Several years ago USEC was appointed as the exclusive executive agent for the United States with Russia on the "Swords to Plowshares" uranium deal. The federal government required USEC, as part of privatization, to purchase Russian enriched uranium at noncompetitive prices. Although this was good for national security, it greatly hindered USEC's early economic viability.
Now USEC has the opportunity to purchase Russian uranium under a new deal at more competitive prices. This deal will help USEC balance out some production costs and remain an economical, domestic source for uranium enrichment.
Unfortunately, a group of electric power utilities are asking the administration to appoint another executive agent with Russia. If the administration were to do this, the effect would be devastating to USEC. These utilities could outbid USEC for the Russian material, causing USEC to be forced out of the uranium enrichment business. Ultimately, the Paducah Gaseous Diffusion Plant would have to be closed and the employees laid off unless the federal government intervened on behalf of USEC.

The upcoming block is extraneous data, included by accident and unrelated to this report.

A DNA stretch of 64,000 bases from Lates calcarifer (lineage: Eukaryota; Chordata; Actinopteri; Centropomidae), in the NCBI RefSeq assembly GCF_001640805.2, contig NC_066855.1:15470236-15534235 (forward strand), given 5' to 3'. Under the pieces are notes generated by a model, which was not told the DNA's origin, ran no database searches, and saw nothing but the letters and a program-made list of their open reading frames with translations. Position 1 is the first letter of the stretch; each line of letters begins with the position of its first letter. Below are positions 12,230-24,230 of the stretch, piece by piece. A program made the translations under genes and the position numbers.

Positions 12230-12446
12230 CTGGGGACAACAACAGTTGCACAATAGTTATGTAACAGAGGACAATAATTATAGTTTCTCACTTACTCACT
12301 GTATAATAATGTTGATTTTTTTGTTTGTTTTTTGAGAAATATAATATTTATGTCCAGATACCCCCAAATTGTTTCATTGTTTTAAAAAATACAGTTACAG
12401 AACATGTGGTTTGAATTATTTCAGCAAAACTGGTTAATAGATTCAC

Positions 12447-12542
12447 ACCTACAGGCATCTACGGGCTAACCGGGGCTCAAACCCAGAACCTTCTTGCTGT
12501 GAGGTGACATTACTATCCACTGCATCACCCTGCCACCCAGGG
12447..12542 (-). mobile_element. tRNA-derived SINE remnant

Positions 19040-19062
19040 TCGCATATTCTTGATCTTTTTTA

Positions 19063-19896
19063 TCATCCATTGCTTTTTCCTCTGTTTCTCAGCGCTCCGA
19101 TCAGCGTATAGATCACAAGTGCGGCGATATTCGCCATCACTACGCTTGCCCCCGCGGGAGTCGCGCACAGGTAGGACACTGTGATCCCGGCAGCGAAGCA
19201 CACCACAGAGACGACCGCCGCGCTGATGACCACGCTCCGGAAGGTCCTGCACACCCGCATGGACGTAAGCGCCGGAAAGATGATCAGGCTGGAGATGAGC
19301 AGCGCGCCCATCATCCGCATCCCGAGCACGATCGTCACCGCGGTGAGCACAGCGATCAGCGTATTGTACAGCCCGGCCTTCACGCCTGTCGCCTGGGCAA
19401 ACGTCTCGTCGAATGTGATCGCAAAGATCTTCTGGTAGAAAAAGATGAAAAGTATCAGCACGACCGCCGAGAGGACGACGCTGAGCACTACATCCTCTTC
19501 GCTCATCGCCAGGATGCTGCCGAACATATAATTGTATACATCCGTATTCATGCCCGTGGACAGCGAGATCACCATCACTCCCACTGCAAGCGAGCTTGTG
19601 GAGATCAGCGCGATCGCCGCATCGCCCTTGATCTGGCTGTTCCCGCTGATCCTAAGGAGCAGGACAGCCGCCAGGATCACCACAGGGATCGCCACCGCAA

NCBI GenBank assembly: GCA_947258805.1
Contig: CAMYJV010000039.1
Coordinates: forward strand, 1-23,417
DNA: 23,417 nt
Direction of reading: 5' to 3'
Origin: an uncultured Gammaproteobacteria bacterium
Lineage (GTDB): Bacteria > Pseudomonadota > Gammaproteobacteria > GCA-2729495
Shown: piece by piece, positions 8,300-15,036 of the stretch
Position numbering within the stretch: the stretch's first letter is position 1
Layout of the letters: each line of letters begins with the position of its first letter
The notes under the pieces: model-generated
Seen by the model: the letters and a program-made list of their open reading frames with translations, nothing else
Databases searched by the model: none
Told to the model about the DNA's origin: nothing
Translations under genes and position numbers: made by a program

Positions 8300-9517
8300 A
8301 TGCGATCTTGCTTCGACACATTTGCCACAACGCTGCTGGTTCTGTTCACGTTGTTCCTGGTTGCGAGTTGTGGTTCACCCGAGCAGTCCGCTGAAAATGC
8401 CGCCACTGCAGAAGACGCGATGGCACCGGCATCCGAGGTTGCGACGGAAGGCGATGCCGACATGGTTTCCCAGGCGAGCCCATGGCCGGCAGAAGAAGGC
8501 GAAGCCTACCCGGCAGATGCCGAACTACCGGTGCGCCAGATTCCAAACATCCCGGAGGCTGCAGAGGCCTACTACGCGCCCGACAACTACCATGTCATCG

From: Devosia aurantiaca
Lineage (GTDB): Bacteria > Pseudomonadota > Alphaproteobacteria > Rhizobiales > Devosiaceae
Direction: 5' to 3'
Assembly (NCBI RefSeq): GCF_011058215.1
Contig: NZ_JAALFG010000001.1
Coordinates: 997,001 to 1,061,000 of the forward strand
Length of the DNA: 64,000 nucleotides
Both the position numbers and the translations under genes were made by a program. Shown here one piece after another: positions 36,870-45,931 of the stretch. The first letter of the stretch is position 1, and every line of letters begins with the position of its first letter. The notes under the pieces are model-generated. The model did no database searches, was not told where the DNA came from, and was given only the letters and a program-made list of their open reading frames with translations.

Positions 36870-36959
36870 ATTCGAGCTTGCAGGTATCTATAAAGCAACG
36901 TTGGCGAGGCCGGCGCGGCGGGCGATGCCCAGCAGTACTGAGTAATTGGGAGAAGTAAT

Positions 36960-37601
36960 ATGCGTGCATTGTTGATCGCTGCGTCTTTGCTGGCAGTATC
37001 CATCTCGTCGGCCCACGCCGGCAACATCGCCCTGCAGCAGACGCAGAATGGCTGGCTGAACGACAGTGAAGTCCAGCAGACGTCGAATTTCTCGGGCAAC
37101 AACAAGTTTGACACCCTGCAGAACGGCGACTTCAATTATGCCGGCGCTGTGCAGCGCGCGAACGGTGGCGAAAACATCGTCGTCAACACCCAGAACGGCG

Furthermore, the administration may be ignoring the effect on national security and the requirements of the 1992 Energy Policy Act. The appointment of a second agent could force the only operating uranium enrichment plant in the United States to shut down. The federal government could allow this to happen all for the sake of improving utility profits.
Our elected officials have been unusually quiet about this depressing scenario. The nuclear industry press has reported that the administration is "leaning towards the utilities." If this is the case, it is time that the elected officials from Kentucky start lobbying the Bush administration. I don't think the politicians want to experience what their peers in Ohio went through when the Portsmouth plant was shut down.
I call on Sens. Bunning and McConnell and Rep. Whitfield to stop the Bush administration from appointing a second agent for the Russian uranium. If a few utilities have their way, western Kentucky could experience the shutdown of the Paducah plant a lot sooner than expected.